The judge has been using the threat of the restraining order to prod local officials to work out a settlement or face “10 years of litigation” and the specter of scrambling to build shelter beds while being unable to arrest transients for camping.

Those cities could see a mass migration of transients from other cities where anti-camping ordinances could be enforced, Carter said.

Carter said he toured the Fairview Developmental Center in Costa Mesa and said it was “ideal” as a temporary shelter because it has dormitories and other facilities that are largely unused on a sprawling campus.

Earlier this year state Sen. John Moorlach, R-Costa Mesa, and Supervisor Shawn Nelson asked state officials who own the property previously used to treat severely developmentally disabled about using it as a temporary shelter for the homeless. The proposal didn’t set well with Costa Mesa City Council members and angry residents, prompting the council to pass a resolution opposing any such plan.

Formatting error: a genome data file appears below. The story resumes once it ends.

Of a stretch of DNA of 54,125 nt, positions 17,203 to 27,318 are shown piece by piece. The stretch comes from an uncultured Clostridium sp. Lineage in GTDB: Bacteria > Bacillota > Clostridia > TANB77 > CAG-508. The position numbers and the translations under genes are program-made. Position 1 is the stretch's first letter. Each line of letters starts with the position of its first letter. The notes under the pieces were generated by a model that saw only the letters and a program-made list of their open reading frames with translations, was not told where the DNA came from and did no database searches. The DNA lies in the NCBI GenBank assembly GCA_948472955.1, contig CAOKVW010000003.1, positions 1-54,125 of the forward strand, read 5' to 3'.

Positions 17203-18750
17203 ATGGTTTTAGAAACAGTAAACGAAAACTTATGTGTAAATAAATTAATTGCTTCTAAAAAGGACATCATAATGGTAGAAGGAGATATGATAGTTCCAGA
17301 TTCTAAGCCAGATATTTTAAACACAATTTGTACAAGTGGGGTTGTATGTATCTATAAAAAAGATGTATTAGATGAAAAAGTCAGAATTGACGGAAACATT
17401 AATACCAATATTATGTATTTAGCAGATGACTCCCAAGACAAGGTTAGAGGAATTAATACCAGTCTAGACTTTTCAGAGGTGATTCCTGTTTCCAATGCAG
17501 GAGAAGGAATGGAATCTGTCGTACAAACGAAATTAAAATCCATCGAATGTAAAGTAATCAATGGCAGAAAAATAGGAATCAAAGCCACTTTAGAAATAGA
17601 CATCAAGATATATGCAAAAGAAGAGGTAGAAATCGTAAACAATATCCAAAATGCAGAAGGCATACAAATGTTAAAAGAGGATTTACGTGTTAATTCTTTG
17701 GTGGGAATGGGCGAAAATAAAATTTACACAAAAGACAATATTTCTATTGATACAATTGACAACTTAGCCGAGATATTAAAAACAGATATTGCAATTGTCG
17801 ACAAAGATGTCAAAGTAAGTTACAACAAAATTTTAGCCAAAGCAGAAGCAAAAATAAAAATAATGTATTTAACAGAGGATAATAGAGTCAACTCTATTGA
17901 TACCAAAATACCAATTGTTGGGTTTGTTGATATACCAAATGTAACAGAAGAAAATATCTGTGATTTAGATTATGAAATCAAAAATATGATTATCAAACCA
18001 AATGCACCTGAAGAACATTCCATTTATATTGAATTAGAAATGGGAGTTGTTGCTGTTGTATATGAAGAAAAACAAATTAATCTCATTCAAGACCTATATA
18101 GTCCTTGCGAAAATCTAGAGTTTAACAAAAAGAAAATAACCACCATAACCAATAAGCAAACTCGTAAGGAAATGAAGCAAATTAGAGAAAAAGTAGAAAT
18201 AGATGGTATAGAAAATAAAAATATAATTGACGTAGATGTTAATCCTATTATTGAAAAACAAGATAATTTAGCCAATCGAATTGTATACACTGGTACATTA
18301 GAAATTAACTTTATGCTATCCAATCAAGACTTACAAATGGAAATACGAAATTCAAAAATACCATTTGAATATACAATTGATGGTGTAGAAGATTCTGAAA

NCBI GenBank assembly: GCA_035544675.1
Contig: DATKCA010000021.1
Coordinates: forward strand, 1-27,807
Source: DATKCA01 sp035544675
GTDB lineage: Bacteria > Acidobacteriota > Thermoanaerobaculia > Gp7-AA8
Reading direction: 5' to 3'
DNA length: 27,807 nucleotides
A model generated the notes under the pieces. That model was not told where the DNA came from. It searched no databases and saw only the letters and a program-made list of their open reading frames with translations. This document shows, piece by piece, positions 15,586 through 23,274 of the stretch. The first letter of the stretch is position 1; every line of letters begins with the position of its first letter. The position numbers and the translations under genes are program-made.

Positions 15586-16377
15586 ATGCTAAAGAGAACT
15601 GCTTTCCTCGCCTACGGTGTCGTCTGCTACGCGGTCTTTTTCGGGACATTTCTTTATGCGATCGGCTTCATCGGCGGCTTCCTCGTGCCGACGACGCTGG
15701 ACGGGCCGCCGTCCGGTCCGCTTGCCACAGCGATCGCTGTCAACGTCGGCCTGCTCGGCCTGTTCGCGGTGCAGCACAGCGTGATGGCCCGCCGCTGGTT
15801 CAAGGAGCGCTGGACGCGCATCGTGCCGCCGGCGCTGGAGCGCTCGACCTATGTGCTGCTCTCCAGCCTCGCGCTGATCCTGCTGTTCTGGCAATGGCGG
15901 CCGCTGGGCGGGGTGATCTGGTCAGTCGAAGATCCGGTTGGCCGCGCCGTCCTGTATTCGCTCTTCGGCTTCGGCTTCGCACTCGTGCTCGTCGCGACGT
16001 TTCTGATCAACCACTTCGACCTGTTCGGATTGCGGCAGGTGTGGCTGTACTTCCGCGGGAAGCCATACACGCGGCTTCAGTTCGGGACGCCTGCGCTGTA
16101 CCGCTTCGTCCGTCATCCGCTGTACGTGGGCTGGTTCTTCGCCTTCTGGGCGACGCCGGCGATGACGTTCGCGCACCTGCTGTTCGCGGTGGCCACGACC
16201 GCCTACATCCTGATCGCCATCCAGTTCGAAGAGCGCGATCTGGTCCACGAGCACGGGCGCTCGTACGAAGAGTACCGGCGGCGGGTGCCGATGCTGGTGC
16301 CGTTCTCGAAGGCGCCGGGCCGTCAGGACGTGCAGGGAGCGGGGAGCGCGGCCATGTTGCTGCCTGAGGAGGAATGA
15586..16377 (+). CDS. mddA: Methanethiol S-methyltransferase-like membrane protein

Hatch told the judge residents several years ago approved a general plan for the property which would set aside 50 percent of it for single-family homes, 25 percent for open space and 25 percent for “institutional activities.”

Carter pressed Hatch to have city officials call Gov. Jerry Brown, who the judge spoke with last night, to see if a deal could be worked out to let the county use the center as a temporary shelter.

“It’s magnificent. It’s perfect,” Carter said of the center.

The judge said any such move would be temporary to help officials work on more long-term plans for more permanent housing for the homeless.

Carter, however, said he understood any such move would be unpopular in the city.

“Costa Mesa is always wiling to do its fair share,” Hatch said.

Still up in the air is what leaders in south Orange County cities will do to address homelessness. Laguna Niguel City Manager Kristine Ridge said she heard Carter’s admonitions “loud and clear” and would alert her colleagues.

Attorney Carol Sobel, who represents the homeless in the lawsuit, said she was optimistic all sides could come to a settlement. She referenced her 18 years of involvement in similar litigation in Los Angeles County.

“So this is like a speedway,” she told reporters after the hearing.